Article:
Contact: Peter Robbio or Megan Erhardt — 703-683-5004
Last week, soon after the White House delivered Judge Sotomayor’s Senate Judiciary Committee questionnaire in what it billed as record time, it became clear that Judge Sotomayor had failed to disclose an important memo she wrote for the Puerto Rican Legal Defense and Education Fund (PRLDEF) arguing against the death penalty in New York.
“It now appears that she failed to disclose more than just that memo: the questionnaire contains many glaring omissions that would have given the Senate and the American public a better idea of who she is and how she approaches the law,” said JCN counsel Wendy E. Long. “These omissions lead to the inescapable conclusion that the White House wants to rush through her nomination without giving Senators and the American people full transparency about Sotomayor’s record.”
Among other materials, the current questionnaire omits:
1. The White House described Judge Sotomayor as an editor of the Yale Law Journal and as managing editor of the Yale Studies in World Public Order. Judge Sotomayor did not disclose or provide copies of materials she edited for these publications, as required by Question 12(a).
2. In Question 11, Judge Sotomayor discloses that she was a longtime member of Puerto Rican Legal Defense and Education Fund (PRLDEF). Question 12(b) requires Judge Sotomayor to disclose and provide copies of “reports, memoranda, or policy statements you prepared or contributed to the preparation of on behalf of any bar association, committee, conference, or organization of which you were or are a member or in which you have participated as defined in 11a.” Despite more than a decade and several high ranking positions with PRLDEF, Judge Sotomayor disclosed only one document. Judge Sotomayor failed to disclose whether she was involved in the highly controversial litigation matters brought by PRLDEF, including Guardians Ass’n v. Civil Service Commission, regarding racial quotas in the New York Police Department.
3. Question 12(d) requires Judge Sotomayor to provide copies of speeches or talks, or, in the absence of a transcript or copy of the speech, then a summary. Judge Sotomayor failed to summarize or include a copy of several speeches, choosing instead to provide unresponsive descriptions like “I was a panelist at this event and spoke on Second Second Circuit employment discrimination cases”; “I spoke on the United States Judicial System”; “I spoke on the implementation of the Hague Convention in the United States and abroad”; “I participated in an ACS Panel discussion on the sentencing guidelines.”
4. Question 16(d) requires Judge Sotomayor to list and provide opinions for all cases in courts of record she tried to verdict, judgment, or final decision. Instead of providing the required information, in three instances she states only that “The Manhattan District Attorney’s Office is searching its records for information on this case.” Even worse, after listing a handful of cases, she stops listing and states only that she tried 14 other cases but that “The Manhattan District Attorney’s Office is searching its records for further information on these cases.”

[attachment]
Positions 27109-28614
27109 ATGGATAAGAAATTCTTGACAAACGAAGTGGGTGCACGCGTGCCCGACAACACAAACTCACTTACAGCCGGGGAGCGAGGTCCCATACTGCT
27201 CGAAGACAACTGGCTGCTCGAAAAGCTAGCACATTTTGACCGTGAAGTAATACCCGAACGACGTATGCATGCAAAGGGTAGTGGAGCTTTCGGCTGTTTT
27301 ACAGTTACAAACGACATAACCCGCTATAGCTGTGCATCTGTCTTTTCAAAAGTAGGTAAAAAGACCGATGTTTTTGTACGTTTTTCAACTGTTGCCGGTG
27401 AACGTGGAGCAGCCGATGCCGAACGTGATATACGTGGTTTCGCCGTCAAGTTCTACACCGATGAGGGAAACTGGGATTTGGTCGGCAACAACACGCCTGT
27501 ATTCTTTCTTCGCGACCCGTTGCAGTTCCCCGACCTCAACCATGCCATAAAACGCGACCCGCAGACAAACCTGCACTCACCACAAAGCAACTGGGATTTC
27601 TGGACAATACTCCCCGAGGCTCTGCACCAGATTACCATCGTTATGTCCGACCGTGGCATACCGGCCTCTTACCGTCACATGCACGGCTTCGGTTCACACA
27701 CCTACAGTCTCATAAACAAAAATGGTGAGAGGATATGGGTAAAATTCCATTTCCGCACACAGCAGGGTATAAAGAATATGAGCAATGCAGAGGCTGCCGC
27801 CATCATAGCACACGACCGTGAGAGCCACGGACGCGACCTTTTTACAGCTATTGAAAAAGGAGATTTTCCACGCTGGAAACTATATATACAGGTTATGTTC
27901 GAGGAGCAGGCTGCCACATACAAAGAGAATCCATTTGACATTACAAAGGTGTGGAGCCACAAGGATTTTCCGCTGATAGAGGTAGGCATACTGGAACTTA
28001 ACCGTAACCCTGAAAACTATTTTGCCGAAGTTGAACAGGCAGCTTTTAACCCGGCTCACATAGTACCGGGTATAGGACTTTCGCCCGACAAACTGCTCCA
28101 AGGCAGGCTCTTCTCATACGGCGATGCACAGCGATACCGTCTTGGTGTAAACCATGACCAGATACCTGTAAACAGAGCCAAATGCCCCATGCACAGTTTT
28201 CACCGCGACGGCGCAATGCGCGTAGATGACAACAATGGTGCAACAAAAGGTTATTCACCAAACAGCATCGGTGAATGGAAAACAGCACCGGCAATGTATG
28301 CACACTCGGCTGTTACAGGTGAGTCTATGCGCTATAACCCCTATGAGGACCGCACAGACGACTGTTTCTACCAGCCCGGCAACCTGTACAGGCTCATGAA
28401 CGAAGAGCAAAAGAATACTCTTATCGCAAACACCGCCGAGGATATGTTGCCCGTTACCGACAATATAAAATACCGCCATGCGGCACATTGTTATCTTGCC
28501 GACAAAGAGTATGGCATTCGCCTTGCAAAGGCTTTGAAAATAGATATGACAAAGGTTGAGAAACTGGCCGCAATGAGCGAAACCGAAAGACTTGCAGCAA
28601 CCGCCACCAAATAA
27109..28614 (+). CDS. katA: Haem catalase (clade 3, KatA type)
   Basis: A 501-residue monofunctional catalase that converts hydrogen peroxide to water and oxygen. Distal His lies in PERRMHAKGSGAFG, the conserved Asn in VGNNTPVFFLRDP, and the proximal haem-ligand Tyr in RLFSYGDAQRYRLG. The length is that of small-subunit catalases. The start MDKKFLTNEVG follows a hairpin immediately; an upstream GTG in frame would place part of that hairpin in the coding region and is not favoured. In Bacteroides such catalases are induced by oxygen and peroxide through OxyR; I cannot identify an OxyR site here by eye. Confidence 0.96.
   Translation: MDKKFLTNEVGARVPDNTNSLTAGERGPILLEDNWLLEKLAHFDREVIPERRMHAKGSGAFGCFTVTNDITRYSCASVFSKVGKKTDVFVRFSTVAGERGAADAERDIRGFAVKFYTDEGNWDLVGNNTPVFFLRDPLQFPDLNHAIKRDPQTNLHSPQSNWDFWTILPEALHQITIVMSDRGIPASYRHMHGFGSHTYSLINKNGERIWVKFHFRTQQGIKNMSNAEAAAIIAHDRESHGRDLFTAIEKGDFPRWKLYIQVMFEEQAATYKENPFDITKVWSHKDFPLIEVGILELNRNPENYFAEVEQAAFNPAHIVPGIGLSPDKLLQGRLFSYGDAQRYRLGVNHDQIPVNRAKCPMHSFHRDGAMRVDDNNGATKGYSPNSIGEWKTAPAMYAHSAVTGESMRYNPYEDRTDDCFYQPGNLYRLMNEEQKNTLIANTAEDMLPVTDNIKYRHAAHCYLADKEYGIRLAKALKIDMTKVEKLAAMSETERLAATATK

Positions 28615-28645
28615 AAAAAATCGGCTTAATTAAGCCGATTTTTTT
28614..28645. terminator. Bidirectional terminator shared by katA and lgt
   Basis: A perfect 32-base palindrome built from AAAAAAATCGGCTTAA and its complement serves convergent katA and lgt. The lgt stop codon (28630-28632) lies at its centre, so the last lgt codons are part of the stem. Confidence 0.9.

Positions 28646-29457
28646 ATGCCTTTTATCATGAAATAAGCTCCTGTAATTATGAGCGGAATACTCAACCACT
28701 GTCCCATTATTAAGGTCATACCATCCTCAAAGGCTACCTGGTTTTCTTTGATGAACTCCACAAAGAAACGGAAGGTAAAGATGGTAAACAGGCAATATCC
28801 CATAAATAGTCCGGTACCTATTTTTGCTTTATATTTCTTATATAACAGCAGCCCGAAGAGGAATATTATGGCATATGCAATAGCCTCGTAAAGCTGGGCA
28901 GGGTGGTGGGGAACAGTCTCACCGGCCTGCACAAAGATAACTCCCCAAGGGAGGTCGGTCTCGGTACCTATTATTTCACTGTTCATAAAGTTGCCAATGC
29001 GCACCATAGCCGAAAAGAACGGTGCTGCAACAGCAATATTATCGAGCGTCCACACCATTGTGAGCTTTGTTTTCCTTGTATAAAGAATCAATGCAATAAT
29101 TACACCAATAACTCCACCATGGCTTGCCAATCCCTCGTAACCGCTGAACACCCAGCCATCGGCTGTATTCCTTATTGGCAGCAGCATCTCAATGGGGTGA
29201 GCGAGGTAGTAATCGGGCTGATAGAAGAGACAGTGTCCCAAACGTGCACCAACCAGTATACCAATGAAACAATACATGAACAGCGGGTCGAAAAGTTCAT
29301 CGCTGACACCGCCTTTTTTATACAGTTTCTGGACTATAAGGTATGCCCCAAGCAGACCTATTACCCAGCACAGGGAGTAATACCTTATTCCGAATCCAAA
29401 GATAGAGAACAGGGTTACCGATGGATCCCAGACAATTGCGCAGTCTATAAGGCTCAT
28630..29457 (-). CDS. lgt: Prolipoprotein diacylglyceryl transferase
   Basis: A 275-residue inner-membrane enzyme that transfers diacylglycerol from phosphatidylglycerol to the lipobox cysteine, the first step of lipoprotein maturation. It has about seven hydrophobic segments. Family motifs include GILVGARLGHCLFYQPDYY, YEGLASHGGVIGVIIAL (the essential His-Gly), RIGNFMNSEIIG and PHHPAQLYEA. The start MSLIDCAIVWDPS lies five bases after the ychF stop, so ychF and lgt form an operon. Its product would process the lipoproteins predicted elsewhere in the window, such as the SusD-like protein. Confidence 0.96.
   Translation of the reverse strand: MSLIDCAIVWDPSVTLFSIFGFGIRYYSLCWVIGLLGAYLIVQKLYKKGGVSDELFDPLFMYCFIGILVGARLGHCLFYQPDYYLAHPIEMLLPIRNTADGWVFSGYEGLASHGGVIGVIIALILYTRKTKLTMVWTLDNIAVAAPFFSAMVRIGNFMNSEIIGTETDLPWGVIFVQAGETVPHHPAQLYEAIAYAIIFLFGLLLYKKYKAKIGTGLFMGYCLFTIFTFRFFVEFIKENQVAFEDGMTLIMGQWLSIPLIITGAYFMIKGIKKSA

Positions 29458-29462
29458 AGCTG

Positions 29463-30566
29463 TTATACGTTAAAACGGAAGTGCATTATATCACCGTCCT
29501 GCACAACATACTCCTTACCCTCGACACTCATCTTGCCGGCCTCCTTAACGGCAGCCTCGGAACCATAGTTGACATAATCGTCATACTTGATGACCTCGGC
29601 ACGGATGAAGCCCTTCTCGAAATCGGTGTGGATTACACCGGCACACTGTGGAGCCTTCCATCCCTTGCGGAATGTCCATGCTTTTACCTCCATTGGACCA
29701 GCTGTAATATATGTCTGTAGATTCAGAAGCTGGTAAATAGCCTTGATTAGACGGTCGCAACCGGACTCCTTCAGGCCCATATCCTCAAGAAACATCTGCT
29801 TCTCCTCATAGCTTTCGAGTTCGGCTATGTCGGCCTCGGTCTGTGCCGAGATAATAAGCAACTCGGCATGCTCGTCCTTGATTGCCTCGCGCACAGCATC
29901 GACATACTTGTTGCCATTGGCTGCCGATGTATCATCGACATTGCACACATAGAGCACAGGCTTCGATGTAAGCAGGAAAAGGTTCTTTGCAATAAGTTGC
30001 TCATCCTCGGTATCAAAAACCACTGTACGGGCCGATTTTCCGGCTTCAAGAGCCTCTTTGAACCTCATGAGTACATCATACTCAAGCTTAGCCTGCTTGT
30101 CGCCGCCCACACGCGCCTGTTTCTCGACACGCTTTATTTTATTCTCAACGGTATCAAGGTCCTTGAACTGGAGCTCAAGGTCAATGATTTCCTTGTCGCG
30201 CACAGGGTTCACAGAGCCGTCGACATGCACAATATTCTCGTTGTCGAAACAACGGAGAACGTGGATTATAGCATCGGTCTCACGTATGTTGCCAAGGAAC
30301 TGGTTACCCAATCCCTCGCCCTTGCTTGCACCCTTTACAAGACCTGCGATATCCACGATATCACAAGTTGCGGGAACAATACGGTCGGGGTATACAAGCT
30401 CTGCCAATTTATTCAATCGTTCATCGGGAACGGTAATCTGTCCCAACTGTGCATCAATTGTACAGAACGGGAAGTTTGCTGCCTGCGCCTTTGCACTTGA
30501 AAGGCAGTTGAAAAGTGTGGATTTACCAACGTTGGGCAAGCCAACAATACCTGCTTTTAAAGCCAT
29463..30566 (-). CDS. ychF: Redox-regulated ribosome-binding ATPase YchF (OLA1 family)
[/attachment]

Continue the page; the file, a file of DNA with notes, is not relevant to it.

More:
5. Questions 16(e) requires Judge Sotomayor to provide “any briefs, amicus or otherwise, and, if applicable, any oral argument transcripts before [appellate] courts.” Instead of providing the requested materials, she states: “I have requested the briefs and any available transcripts from these cases from the Clerk of the Court of the Second Circuit on May 30th and will forward to the Committee as soon as I receive them.”
6. Questions 26(b) asks whether anyone involved in her nomination ever discussed with Judge Sotomayor “any currently pending or specific case, legal issue, or question in a manner that could reasonably be interpreted as seeking any express or implied assurances concerning your position on such case, issue, or question.” Judge Sotomayor answers this question with one word: “no.” White House spokesman Robert Gibbs has stated that the President questioned Sotomayor “about her views on the unenumerated rights in the Constitution and the theory of settled law” and is “very comfortable with the fact that she shares a similar interpretation to the Constitution” with Obama, who promised in a speech to Planned Parenthood that “on the fundamental issue of choice” he “will not yield.”
7. Question 26(c) asks Judge Sotomayor if she “know(s) of any . . . representations made by the White House or individuals acting on behalf of the White House” to “any individuals or interest groups as to how you might rule as a Justice.” Judge Sotomayor responded “No.” But White House spokesman Gibbs’s comments, and the promises that President Obama made to Planned Parenthood, suggest that a different answer was appropriate, unless Judge Sotomayor was unaware of the statements by the President and the White House, and the way they have been reported in the press. Moreover, the White House staged a press event on criminal law issues at which Vice President Biden assured law enforcement groups that Judge Sotomayor “has your back,” suggesting that as a quid pro quo such interest groups would “have her back . . . throughout this nominating process.” Law professor and legal ethics expert Steven Gillers at New York University said: “She’s not there to ‘have their back.’ She’s there to interpret the law as she sees fit,” and that “Biden crosses the line when he starts representing to interest groups that she would be voting in their favor.”